WASHINGTON, Dec. 17, 2014 —
Defense Secretary Chuck Hagel met with a senior noncommissioned officer Dec. 15 to thank her for leading by example and defending Army values despite facing harassment after confronting service members who were behaving unethically online.
Army 1st Sgt. Katrina Moerk, now the first sergeant of Charlie Company, 741st Military Intelligence Battalion, was browsing a social media network’s community page earlier this year when she came upon a video that she found offensive and sexist. When she commented as much, several respondents attacked her with insults. Some of these respondents were wearing uniforms in their profile photos, the first sergeant said, so she wrote to them directly.
“I looked them up, introduced myself and explained to them why they were stupid. And I [copied] the director of the Army SHARP program to help their units improve their SHARP training, because it was obviously lacking. And it's kind of blown up from there,” Moerk said.
SHARP is the acronym for the military’s Sexual Harassment Assault Response and Prevention program.
This wasn’t the first time Moerk had experienced online harassment, she said, but it was “the first time I've put my foot down, and was very adamant about correcting what was wrong with them."
The response was “vicious,” she said.
“I tried to explain why I didn't care for it,” she added, “and [said], ‘If you don't know who you're talking to, be careful what you say in an open public forum on the Internet,’ and it just made it worse. … When I started calling them by rank, they figured I was in the military and made jokes about calling people out on the Internet or [that] pulling rank on the Internet is like calling somebody out in a bar.”
Things died down online, she said, but Dr. Christine Altendorf, the SHARP director, brought Moerk’s email to the attention of Lt. Gen. Howard Bromberg, then the Army’s deputy chief of staff for personnel. Shortly thereafter, the Army launched three administrative investigations, because soldiers from three separate major commands were involved, either through producing the video or making inappropriate comments.
“Everyone was kind of pulled to the carpet and called in, and training changed,” the first sergeant said.
For her willingness to stand up and defend Army values, Moerk received an Army Commendation Medal from Lt. Gen. James C. McConville, who succeeded Bromberg as the Army’s personnel chief, during a Dec. 15 ceremony at the Pentagon.
Leading by Example
“What she did is the epitome of being an NCO and a soldier, and of course a leader,” said Army Command Sgt. Maj Leslie Hudson, the 741st Military Intelligence Battalion sergeant major. “I think that soldiers out there can learn from the example that she set, and I think that she has set the standard for what leaders are expected to do.”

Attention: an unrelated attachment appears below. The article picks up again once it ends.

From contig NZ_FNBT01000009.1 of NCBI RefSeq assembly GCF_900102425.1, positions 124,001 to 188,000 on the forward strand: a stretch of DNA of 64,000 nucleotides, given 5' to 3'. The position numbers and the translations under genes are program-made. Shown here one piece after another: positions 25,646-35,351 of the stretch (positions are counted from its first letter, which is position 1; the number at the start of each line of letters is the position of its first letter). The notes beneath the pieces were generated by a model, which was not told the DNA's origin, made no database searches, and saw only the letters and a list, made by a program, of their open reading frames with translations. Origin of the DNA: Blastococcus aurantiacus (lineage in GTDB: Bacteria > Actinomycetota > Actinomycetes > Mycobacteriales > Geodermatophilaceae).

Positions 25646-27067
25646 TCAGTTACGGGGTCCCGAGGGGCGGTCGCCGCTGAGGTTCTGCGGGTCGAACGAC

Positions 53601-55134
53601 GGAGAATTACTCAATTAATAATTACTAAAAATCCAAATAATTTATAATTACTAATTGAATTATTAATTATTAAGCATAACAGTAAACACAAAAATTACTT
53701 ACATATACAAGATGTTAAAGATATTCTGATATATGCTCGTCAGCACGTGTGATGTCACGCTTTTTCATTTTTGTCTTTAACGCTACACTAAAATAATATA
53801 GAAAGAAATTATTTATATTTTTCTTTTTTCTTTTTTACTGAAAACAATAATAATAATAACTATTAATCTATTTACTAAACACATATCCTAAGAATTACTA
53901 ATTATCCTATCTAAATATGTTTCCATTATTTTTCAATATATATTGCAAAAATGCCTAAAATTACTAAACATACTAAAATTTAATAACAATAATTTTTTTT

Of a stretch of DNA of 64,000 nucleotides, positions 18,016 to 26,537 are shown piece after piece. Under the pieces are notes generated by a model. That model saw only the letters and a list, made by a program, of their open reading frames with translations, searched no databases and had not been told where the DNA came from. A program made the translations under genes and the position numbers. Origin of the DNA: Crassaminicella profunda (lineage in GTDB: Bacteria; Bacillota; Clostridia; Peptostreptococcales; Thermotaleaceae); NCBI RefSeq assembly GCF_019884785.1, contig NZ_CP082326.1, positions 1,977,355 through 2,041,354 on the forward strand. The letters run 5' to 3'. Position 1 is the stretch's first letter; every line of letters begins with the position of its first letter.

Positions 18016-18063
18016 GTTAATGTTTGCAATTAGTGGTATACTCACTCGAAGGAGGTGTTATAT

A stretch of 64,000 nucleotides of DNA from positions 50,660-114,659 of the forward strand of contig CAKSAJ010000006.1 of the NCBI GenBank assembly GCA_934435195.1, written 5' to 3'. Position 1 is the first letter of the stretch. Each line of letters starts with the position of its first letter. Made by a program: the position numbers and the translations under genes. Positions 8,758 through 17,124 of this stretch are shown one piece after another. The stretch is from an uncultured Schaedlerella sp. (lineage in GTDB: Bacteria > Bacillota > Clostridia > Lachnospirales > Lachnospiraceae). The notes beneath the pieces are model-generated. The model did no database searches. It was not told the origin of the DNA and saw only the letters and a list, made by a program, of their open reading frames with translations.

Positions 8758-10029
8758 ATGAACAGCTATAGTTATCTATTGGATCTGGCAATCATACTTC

Though she’s probably not the first person to call people out on the Internet for being unprofessional and behaving contrary to Army values, Moerk said, in many troops’ minds there’s no connection between their professional and private lives.
This needs to change, she said.
If the Army is going to really effect change and eliminate these kinds of problems, its organizational culture has to change, said Army Capt. John Larue, Charlie Company commander. “And we need this kind of leadership -- people stepping up to do that -- because, ultimately, if you're in the military, you're always representing the service, no matter where you are.”
Troops who are amazing while on deployment or mentoring troops in garrison are not good soldiers if their private lives demonstrate a lack of character or integrity, Moerk said.
Case Study in Professionalism
“Trust is the foundation for everything we do as military professionals, and we expect our service members to conduct themselves with integrity and character,” said Navy Lt. Cmdr. Nate Christensen, a Defense Department spokesman. “We have a commitment to uphold the dignity and respect of our service members and provide a safe environment in which every service member and DoD civilian is free from the threat of sexual harassment.
“It is important that an uncompromising culture of accountability exists at every level of command,” he continued, “and that we confront any inappropriate, unprofessional or unethical behavior head-on.”
To help shift the culture, Moerk agreed to speak on camera with a representative from the Center for the Army Profession and Ethic to serve as a case study for other members of the Army profession.
“You can accept the way things have always been, or you can make things right, the way you know they should be,” the first sergeant said.
In her CAPE video, Moerk noted that the Army is putting considerable effort into helping people who have been victimized by unprofessional behavior. “Units are doing right by victims -- they're helping them,” she said. “They're getting them the support that’s needed. We're not putting them in a dark corner, in a dark closet.”
Moerk said she’s not one to go along with the ‘Well, this is the way we've always done it’ philosophy. “So that's the way I teach my soldiers, and that's the way I'm taught [by] my sergeants-major mentors. That's the way I'm helping my commander, and he's helping me.”
(Follow Claudette Roulo on Twitter: @roulododnews)